“Scammers have been known to replicate legitimate rental home listings on online platforms and sites that include fraudulent contact information,” said Howard. “Renters who then contact the person or company listed are instructed to forward payment electronically as a deposit on the property. Once that happens, the ‘contact’ disappears and the renter is left without both the home and their deposit.”

Howard noted that larger owners of single-family rental homes may be better equipped to prevent fraudulent activities than the individuals and small local businesses that own the vast majority of single-family rentals in the U.S. However, any home may be a target.

Often, he observed, because renters are the target, “legitimate owners are completely unaware that their properties are involved until after the fact.” However, he added, many owners will work with the defrauded renters, “depending on the circumstances of the crime.”

NRHC has published resources for renters and owners on how to identify and prevent rental fraud. According to Howard, NRHC members are committed to developing and implementing protections for renters to safeguard their well-being. Policymakers also have a role to play in preventing rental scams.

“Currently, online platforms are not responsible for vetting the legitimacy of rental home listings and cannot be held liable if a renter is subjected to a rental scam perpetrated on their site,” explained Howard. “Clearly, NRHC supports policy measures designed to protect renters from online scams, and we are working with officials to make sure this becomes a reality.”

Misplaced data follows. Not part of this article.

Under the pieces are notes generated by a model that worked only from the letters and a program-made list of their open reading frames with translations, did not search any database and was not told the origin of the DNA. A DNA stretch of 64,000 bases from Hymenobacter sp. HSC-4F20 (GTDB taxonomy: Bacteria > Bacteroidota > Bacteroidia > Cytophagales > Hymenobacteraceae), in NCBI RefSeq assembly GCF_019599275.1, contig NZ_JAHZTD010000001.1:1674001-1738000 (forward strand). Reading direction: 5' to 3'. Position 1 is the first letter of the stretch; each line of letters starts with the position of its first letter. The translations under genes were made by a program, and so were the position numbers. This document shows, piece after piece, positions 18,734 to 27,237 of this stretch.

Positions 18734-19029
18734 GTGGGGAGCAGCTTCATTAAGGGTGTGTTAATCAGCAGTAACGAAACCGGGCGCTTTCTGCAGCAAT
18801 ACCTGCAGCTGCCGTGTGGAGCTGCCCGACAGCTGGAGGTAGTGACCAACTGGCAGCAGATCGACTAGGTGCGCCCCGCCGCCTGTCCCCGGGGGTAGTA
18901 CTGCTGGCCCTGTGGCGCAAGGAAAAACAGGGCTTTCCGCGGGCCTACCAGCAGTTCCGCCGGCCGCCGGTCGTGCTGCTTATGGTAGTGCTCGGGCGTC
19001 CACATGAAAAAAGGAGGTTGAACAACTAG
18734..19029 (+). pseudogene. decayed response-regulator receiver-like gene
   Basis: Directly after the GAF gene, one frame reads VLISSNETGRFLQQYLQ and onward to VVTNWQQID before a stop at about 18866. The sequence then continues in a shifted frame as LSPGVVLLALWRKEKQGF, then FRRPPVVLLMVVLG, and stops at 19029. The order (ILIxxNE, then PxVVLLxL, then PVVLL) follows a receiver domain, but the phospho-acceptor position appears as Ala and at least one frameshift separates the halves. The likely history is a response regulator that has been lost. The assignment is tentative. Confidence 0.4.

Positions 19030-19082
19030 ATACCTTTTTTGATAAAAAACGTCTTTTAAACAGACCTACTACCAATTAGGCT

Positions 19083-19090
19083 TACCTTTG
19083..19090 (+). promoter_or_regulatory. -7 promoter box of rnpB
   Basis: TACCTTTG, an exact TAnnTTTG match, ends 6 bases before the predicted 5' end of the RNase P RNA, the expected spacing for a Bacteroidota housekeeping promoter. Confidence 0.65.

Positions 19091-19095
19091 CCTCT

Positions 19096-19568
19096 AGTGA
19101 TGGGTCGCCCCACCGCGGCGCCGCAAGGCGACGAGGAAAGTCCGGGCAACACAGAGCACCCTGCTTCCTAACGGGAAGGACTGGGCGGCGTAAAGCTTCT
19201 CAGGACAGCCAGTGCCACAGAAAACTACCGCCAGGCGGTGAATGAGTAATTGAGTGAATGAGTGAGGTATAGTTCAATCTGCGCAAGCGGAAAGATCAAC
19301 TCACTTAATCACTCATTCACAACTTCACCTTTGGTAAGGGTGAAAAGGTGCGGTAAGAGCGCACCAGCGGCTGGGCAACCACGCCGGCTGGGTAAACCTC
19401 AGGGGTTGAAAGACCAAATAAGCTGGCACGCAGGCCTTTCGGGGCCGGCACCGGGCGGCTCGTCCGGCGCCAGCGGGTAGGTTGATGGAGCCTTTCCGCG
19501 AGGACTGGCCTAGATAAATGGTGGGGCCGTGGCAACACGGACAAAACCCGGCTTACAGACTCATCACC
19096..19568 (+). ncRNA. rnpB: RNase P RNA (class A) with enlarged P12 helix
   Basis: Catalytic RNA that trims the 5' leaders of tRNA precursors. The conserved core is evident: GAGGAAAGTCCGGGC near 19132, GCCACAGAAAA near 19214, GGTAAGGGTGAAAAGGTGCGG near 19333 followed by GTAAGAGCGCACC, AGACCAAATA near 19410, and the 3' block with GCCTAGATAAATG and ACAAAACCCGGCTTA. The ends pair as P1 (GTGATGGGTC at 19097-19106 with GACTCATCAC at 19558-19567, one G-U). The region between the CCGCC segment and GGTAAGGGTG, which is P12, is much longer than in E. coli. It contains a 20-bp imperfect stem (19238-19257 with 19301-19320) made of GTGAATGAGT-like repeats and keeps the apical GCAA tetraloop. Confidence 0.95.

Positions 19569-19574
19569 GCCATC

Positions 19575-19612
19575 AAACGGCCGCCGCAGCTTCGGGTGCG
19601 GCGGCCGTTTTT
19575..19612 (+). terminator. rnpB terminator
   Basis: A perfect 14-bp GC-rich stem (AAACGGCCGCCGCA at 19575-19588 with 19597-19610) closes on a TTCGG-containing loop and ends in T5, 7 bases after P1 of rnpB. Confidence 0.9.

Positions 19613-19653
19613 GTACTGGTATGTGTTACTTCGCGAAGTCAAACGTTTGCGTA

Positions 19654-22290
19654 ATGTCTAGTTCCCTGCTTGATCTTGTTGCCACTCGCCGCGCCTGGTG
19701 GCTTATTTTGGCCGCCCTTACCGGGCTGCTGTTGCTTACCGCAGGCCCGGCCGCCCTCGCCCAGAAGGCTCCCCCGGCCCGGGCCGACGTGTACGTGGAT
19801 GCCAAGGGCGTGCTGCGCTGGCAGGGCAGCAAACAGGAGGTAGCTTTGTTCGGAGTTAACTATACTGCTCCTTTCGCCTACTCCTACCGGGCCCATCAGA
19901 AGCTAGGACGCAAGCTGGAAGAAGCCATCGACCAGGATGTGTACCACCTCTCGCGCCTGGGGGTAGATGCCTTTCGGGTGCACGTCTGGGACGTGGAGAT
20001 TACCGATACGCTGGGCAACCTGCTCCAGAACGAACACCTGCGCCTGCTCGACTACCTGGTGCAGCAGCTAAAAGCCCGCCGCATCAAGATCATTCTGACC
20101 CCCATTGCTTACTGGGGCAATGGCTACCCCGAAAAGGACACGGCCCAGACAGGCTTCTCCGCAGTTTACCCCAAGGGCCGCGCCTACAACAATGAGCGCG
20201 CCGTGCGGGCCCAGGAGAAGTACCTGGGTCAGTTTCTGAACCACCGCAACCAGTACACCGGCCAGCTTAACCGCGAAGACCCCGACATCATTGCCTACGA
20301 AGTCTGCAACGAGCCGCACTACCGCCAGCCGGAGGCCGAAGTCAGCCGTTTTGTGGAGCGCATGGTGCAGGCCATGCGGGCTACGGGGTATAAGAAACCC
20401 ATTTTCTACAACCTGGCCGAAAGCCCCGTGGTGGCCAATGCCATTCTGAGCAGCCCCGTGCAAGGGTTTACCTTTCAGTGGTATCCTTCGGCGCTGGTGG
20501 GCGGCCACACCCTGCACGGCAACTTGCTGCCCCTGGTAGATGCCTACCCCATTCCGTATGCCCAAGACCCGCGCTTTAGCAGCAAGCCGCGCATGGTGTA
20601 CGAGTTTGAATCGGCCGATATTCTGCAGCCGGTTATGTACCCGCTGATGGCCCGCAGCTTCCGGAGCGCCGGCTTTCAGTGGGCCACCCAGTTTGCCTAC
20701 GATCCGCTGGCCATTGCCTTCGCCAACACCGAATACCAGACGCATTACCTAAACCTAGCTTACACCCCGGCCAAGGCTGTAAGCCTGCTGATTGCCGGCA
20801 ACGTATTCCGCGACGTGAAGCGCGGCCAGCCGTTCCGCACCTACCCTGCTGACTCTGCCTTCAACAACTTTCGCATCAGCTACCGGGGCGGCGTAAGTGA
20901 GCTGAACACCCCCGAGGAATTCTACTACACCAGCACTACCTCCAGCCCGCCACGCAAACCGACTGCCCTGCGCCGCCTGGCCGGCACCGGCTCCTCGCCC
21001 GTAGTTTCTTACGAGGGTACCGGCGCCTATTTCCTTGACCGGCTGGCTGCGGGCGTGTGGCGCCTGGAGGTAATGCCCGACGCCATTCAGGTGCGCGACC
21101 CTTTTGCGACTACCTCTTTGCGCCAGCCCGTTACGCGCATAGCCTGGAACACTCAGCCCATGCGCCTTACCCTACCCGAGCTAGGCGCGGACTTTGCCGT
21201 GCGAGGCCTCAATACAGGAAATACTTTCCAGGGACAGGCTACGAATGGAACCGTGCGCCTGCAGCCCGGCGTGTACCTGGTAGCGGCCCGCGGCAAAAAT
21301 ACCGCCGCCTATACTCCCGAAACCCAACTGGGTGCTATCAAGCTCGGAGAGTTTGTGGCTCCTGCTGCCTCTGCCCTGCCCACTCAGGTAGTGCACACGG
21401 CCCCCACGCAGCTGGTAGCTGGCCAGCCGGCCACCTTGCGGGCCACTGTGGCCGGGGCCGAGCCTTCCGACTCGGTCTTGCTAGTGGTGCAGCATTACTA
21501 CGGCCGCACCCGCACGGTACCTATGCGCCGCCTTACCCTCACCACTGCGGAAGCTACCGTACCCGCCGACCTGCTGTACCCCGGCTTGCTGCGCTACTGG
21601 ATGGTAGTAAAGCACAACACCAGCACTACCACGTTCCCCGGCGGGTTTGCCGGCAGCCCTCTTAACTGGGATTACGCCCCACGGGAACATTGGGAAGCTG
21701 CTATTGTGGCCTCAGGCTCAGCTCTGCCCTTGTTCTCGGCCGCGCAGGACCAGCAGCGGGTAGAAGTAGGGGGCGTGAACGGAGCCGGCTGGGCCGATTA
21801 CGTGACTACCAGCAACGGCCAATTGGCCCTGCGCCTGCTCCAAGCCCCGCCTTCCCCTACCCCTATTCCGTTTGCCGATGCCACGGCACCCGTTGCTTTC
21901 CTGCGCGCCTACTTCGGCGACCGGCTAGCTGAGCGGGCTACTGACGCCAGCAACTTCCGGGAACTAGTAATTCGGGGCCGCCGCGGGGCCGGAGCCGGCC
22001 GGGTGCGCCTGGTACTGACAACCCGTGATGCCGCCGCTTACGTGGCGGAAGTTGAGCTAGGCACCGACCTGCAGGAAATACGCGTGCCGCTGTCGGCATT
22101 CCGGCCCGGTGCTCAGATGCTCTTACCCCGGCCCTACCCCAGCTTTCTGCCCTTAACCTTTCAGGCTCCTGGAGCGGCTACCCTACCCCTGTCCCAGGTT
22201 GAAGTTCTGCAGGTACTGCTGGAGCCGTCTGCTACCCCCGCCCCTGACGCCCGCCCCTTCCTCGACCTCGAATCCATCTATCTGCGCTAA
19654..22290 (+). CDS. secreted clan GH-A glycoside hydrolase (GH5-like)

The National Apartment Association is also monitoring the situation, with the view that rental application fraud continues to be a sizable concern across all classes and sectors of the rental housing industry. According to Nicole Upano, NAA’s assistant vice president of housing policy and regulatory affairs, “In recent months, policymakers at all levels of government have considered enacting limitations on resident screening.”

And that is cause for concern. “It is paramount that housing providers retain the ability to screen all prospective residents to evaluate risk and ensure the long-term viability of rental communities,” Upano stressed. “Limiting screening increases risk for housing providers, their communities, residents and staff.”

Image by deepreal/iStockphoto.com

Image by deepreal/iStockphoto.com

Awareness leads to prevention

“We are always frustrated to discover that one of our homes has been used for these types of scams, which can have a devastating effect on the victims,” said Kristi DesJarlais, senior vice president of communications and public relations for Invitation Homes. “Our goal, as always, is to offer quality homes and ensure our residents have great experiences.”

Invitation Homes dedicates resources to raising awareness of and preventing potential fraud. According to DesJarlais, prospective residents are encouraged to watch out for eager requests for cash or wire payments with an emotional plea, abnormally high security deposits and no required background checks. These tips and more can be found at www.invitationhomes.com/fraudprevention.